Greetings, my fellow port swillers!
As the middle gel and I were driving to school this morning, she broke a pensive silence to say, “Dad, I’m really worried about what the world is going to be like when the kids grow up.”
“You mean when you become an adult?” I asked.
“Yes,” she said. “People behave so awfully already – the way they talk, the way they dress, the music they listen to, how they treat other people. I just can’t think how much worse it will be then.”
“Well,” I said, “There’s not much you and I can do about other people. All we can really do is hold ourselves to higher standards and try to get on with it.”
“Oh,” she replied. “In other words, ‘Keep Calm and Carry On.'”
Yes, that’s about it. What else can one do?
Actually, for all her concern about the pending collapse of Civilisation, not that I don’t think it genuine, I knew what she was really fretting about. It’s spirit week at her school and today is “Pajama Day”. In the spirit of things, she had donned this morning a full-length fire-engine red one-piece rig with monkey-head feet. It seemed like a very cute idea at the time, but as we got closer and closer to school I could sense exactly what was on her mind: If I’ve made a mistake about the day, I’m going to feel one absolute hell of a fool.
Fortunately, there was no mistake. As her classmates got out of their cars, they were seen to be similarly p.j.-clad. The gel’s relief was palpable as she beetled off.
With that worry out of the way, hopefully she’s also regained a little bit of optimism about the future, too.
Middle Gel: Dad! I had a dream last night that you and I had to go to a Lady Gaga concert. It was horrible!
Self: Sounds like a real nightmare. I wonder what it meant?
Eldest Gel: I like some of Lady Gaga.
Self: Oh, sweetie, I wish you wouldn’t listen to that stuff – it’s soul-rotting garbage.
Eldest: Well, I don’t like Lady Gaga herself, just her music.
Self: There’s no difference. It’s all the same package.
Self: In fact, that pretty much goes for all pop music – soul-rotting garbage.
Eldest: Look, Dad, just because you were born 2000 years ago doesn’t mean everyone else was. Your music is old. And boring.
Self: I don’t care whether it’s old, but it certainly isn’t boring. Thumpa-Thumpa-Thumpa-Oh, Baybee over and over again. Now that’s boring!
Eldest: You can’t just condemn all pop like that!
Self: Well of course I can. When the shoe fits.
Greetings, my fellow port swillers!
Ol’ Robbo found himself behind a car this morning that bore a license plate reading “SOVI3T”.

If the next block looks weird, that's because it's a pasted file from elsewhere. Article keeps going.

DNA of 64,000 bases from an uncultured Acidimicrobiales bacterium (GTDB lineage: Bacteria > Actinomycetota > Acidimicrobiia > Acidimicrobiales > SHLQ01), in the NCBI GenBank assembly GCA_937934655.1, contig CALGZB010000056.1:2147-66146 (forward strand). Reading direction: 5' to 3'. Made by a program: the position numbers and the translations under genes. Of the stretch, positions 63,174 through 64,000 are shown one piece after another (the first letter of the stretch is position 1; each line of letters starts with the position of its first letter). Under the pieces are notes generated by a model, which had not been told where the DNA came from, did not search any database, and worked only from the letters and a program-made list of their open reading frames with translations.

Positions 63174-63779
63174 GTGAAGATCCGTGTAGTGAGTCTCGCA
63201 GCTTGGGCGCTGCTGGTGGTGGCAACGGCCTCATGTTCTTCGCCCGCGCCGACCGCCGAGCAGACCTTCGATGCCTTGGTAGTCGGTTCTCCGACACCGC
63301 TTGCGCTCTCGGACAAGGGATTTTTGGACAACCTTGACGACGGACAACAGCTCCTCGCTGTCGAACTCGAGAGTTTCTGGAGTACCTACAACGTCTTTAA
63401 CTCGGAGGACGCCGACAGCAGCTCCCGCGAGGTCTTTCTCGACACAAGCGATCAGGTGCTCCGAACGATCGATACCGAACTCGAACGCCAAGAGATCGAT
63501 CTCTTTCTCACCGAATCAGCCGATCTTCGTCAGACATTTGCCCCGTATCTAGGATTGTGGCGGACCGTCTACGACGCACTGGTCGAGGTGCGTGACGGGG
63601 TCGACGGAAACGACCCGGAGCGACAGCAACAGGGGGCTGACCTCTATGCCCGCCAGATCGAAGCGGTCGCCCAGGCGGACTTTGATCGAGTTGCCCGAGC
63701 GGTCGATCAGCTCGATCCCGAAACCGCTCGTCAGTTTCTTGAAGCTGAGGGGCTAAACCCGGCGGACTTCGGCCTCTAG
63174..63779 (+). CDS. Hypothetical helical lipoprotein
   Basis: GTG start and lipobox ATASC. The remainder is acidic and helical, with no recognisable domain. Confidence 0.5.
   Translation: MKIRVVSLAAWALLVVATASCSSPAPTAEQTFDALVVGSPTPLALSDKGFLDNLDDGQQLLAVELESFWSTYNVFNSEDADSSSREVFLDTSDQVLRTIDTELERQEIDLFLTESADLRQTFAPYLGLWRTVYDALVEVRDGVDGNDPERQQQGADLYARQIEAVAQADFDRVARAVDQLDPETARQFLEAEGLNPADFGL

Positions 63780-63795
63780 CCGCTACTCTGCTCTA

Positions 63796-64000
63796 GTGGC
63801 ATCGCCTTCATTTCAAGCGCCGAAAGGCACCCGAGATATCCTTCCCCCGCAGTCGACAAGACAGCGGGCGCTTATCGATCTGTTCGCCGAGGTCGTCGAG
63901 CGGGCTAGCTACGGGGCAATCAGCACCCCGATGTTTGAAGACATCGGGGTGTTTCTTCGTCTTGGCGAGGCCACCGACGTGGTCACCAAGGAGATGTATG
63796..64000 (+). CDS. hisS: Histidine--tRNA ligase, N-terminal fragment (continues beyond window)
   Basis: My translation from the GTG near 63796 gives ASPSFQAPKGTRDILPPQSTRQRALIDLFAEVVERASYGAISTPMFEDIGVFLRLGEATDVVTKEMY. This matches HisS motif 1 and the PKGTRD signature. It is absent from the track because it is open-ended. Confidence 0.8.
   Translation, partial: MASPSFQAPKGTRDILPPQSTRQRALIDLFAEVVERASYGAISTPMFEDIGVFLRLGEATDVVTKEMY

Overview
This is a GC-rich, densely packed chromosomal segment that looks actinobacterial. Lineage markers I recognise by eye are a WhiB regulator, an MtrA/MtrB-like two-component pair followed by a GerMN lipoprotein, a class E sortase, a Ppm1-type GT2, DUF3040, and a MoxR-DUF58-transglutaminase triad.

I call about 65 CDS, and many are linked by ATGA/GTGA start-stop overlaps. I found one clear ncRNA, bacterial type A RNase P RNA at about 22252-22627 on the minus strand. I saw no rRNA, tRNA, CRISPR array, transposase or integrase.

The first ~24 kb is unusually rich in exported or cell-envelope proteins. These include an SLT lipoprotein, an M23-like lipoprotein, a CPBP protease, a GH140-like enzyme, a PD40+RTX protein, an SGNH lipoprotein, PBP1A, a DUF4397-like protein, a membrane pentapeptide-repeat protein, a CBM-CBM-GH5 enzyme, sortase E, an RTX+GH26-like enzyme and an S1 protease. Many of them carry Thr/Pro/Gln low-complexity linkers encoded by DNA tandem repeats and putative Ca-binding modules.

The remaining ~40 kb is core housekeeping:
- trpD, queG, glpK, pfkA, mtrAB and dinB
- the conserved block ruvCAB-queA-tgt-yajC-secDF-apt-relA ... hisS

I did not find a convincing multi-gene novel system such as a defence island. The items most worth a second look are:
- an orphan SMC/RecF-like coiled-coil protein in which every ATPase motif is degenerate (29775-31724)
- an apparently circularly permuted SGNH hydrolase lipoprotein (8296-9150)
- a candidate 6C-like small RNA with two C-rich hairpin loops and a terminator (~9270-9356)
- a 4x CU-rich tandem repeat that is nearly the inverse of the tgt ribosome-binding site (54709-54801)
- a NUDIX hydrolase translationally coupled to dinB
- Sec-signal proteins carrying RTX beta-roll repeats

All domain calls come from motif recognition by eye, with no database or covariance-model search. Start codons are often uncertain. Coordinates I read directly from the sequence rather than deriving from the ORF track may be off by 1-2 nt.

This puzzled me mightily. There are still plenty of fellow travelers out there, but their adulation tends toward hero-worship of individuals such as Lenin and Mao, Castro and Che, not the bureaucracy.
Could the driver actually have been a fan of the Politburo itself? Or perhaps he was an historian and this was his particular field of expertise?
Mayhaps he lives in some collectivist enclave, although the car itself didn’t seem to be the sort that would be driven by a hippie. (An ex-hippie who cleaned up on Wall Street, though. Perhaps the fellah was just trying to be funny.)
An ex-Soviet immigrant? But in that case, I would think he’d have been more likely to have identified with a nationality – Russian or Ukrainian, for example – than a political organization.
Impossible to see, as Yoda would say.
Vanity plates that contain ambiguous or indecipherable messages often prove to be grain-of-sand-like irritants in Robbo’s braims, especially early in the morning. Somebody ought to invent an app¹ whereby you could scan one of those image thingies that look like cubist squished bugs located in the corner of the plate with your iWhatever and download an explanatory footnote. (I wouldn’t know how to use it myself, of course, but I’m sure any of the gels could get the information in a flash.) Call it VanExplan®.
Would save me a whooooole lot of useless musing, I can tell you.
¹ I can’t believe I actually used that word. We hates that word! Just goes to show you how much of a distraction this sort of thing is to me.
Somehow or other, ol’ Robbo missed this piece of aquatic jackassery:
Australian Trenton Oldfield, 36, stopped the annual contest between Oxford and Cambridge for around half an hour on April 7 when he swam into the rowers’ path in a protest against elitism.